Naomi Kawase’s Grand Prix at the 60th Cannes Film festival last week for “Mogari no Mori” put the Japanese film industry once again on the front page. Kawase’s honor is another in a series of reminders about how rich and rewarding Japanese films can be. But at the same time, it is a reminder of how little known the film culture of Japan remains and how endangered the industry has become.

The pride in hearing of such prizes always ranks up there with baseball players, beauty pageant contestants (this year’s Miss Universe is Japanese) and even poodles. Yet, after the first blush of pride, indifference often settles in toward complex works of art. Ironically, Japanese works of art, in particular film, are often better known abroad than at home.

Japanese films have always had a bit of a struggle for recognition. The booming interest in recent animation films should be welcomed, but the groundbreaking work of classic realist directors like Yasujiro Ozu or Akira Kurosawa (who won a Cannes prize in 1980) received greater appreciation outside Japan than at home. Other directors, with more provocative themes and ironic styles, such as Shohei Imamura (who won at Cannes in 1983 and 1997) are sadly even less well known.

As Web sites like You Tube take up the viewing time of many people, films still represent national character and offer insight into culture. For years, the image of Japan around the world was acquired from Japanese films. No one expects samurai and sword fights anymore, but the situations, acting and unique style of Japanese films have influenced the image of Japan abroad perhaps more than any other single factor. Nowadays, Japan is in danger of disappearing from world screens.

The rich tradition of visual storytelling in Japan may not yet be an endangered species, but it needs an economic sanctuary in which to continue its accomplishments. If the current administration were genuinely concerned about Japan’s image abroad, artistic films would seem the best investment. Sending a steady supply of high-quality films overseas to festivals and commercial theaters alike will prove a wise move in the long run. Cooperative film ventures with other countries, like Korea or China, offer peaceful diplomacy.

In this regard, France might offer one of the best models. There, the government is unafraid to put its money where its pride is. Grants, schools and promotion have long encouraged and advanced the French film industry, while protecting it in a competitive world market.

In Japan, the puny economic investment in the national film industry would shame any ministry related to construction, information technology or banking. Better funding for film should be a much higher priority in Japan. There are still signs of life in Japanese film, even without political interest. In Tokyo, movie theaters have upgraded everything from seats to the quality of beer sold in the lobby. Shibuya’s mini-theaters keep multiplying and second-run theaters in many neighborhoods maintain the tradition of a local walk-to theater. People know that a TV screen, no matter how wide or how flat, just does not deliver the rich experience and visual power of watching a film in a theater.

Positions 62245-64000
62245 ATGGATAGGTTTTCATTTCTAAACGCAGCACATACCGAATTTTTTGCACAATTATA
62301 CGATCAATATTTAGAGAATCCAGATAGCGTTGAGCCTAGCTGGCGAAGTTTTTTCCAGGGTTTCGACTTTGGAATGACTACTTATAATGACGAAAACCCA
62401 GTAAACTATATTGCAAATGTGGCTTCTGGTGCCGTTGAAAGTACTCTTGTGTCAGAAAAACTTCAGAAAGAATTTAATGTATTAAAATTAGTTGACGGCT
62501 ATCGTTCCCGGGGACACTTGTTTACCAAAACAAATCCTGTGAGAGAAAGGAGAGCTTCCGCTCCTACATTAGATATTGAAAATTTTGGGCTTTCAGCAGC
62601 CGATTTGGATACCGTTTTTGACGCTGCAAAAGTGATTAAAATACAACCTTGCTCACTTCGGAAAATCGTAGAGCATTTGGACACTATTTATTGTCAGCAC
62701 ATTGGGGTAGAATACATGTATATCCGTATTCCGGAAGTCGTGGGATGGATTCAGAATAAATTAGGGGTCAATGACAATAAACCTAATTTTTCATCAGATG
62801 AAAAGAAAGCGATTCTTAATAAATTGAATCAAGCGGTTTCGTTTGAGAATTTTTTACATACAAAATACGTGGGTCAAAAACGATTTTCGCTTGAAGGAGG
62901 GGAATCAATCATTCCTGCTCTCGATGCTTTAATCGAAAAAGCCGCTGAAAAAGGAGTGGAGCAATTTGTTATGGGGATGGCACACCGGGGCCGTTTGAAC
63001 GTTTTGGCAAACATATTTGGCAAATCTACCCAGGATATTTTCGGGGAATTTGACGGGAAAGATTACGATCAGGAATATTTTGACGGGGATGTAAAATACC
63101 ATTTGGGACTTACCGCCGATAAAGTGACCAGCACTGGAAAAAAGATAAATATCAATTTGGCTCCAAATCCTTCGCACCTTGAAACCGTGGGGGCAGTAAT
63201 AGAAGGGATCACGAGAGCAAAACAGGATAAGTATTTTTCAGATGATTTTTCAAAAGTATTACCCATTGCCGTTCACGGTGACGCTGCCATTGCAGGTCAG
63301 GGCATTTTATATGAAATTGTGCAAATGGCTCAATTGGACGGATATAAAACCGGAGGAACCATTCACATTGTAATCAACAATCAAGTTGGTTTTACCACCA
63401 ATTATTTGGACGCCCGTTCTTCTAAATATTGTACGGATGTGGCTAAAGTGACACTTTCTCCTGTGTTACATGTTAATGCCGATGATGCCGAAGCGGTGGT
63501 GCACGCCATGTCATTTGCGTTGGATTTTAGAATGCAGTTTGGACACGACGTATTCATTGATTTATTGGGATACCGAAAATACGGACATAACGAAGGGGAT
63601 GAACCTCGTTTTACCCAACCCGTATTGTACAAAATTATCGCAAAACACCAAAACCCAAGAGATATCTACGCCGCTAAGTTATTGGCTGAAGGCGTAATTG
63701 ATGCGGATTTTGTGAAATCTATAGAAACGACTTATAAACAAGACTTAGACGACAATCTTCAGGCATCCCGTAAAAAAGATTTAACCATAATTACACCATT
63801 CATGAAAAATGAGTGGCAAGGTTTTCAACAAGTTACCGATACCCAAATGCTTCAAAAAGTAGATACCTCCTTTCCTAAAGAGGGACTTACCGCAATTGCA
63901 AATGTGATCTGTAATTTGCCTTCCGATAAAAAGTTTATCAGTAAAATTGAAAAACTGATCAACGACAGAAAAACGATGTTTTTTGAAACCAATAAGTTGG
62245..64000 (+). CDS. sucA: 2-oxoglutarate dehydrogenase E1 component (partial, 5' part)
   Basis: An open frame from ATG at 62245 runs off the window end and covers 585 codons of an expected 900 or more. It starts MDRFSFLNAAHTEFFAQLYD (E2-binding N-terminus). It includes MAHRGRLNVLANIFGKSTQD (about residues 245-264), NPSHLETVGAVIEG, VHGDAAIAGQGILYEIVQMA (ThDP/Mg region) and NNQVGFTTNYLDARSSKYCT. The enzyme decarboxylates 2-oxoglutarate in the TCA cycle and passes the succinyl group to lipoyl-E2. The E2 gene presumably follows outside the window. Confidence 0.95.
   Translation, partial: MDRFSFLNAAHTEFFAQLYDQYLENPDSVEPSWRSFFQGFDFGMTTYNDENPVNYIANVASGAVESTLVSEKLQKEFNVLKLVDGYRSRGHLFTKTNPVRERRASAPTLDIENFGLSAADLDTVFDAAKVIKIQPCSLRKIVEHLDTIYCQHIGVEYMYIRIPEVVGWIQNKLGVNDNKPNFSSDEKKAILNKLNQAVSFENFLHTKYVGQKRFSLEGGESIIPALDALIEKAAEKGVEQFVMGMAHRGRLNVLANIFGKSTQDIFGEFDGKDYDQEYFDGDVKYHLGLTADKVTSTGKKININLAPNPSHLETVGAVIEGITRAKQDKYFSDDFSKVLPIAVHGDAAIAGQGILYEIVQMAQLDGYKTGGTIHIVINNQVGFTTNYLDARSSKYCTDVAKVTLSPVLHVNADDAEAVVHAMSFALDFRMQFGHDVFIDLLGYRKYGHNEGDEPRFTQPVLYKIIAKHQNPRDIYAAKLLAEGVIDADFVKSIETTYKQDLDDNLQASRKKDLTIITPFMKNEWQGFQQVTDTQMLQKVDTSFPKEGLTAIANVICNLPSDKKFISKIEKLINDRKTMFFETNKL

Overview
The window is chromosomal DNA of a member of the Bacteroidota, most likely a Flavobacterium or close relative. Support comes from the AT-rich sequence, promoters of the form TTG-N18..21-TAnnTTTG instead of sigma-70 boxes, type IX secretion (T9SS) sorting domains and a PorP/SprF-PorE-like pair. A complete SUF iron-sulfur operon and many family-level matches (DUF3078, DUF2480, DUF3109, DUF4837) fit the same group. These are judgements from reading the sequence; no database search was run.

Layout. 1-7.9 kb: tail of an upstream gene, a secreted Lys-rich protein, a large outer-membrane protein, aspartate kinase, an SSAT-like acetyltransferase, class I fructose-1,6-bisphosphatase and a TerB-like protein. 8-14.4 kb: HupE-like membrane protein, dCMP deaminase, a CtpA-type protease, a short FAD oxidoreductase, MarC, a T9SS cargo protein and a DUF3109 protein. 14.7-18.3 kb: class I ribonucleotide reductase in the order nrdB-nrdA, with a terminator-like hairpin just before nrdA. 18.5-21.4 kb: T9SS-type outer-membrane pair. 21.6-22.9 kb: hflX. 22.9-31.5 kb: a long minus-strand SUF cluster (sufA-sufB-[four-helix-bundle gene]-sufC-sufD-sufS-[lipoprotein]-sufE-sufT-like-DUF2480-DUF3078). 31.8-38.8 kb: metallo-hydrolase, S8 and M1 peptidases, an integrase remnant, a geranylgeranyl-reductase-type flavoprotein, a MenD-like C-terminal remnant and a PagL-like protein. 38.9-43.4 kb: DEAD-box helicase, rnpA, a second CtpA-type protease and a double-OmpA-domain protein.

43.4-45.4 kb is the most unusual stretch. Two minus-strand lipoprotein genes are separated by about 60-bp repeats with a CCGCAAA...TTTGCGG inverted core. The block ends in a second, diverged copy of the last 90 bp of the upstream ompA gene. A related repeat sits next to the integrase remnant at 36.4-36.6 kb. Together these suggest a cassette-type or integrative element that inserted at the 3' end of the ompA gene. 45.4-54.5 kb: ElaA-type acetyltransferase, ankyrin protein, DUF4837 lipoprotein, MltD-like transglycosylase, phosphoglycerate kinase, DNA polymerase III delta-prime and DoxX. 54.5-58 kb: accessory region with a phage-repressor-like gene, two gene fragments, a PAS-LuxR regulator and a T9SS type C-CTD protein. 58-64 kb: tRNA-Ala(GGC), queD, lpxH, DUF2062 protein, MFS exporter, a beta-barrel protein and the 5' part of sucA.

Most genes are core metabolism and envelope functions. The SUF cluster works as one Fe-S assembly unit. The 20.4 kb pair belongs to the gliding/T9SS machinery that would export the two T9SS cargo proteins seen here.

Japanese film schools could be improved, or rather, initiated, since almost none operate in Japan. Japanese directors must go abroad to learn even the basics or apprentice themselves to non-artistic companies. Creative films offer a vision of a beautiful country and national pride, to mention two of the government’s priorities, as strongly as any high school class in history.

At many universities, film courses are entering the curriculum and, here and there, departments of media studies are springing up. University classrooms can help build a culture of film and teach visual literacy in this media-saturated age. Visual storytelling offers potent images of culture, human feeling and potential. People are hungry for such stories, about themselves and about others as well. But without creative and financial support, the offerings are all too often a mishmash of bland, uninspiring and overtly commercial products.

Practically speaking, film students and young directors need grants to get started. In this day and age, the visual honesty and creative storytelling of a country’s films simply does not exist without support. The film industry can continue only with funding, education and involvement. Otherwise, like the characters in Kawase’s prize-winning film, Japanese film may find itself wandering in a dark, confusing forest, only without much hope of understanding and communication.

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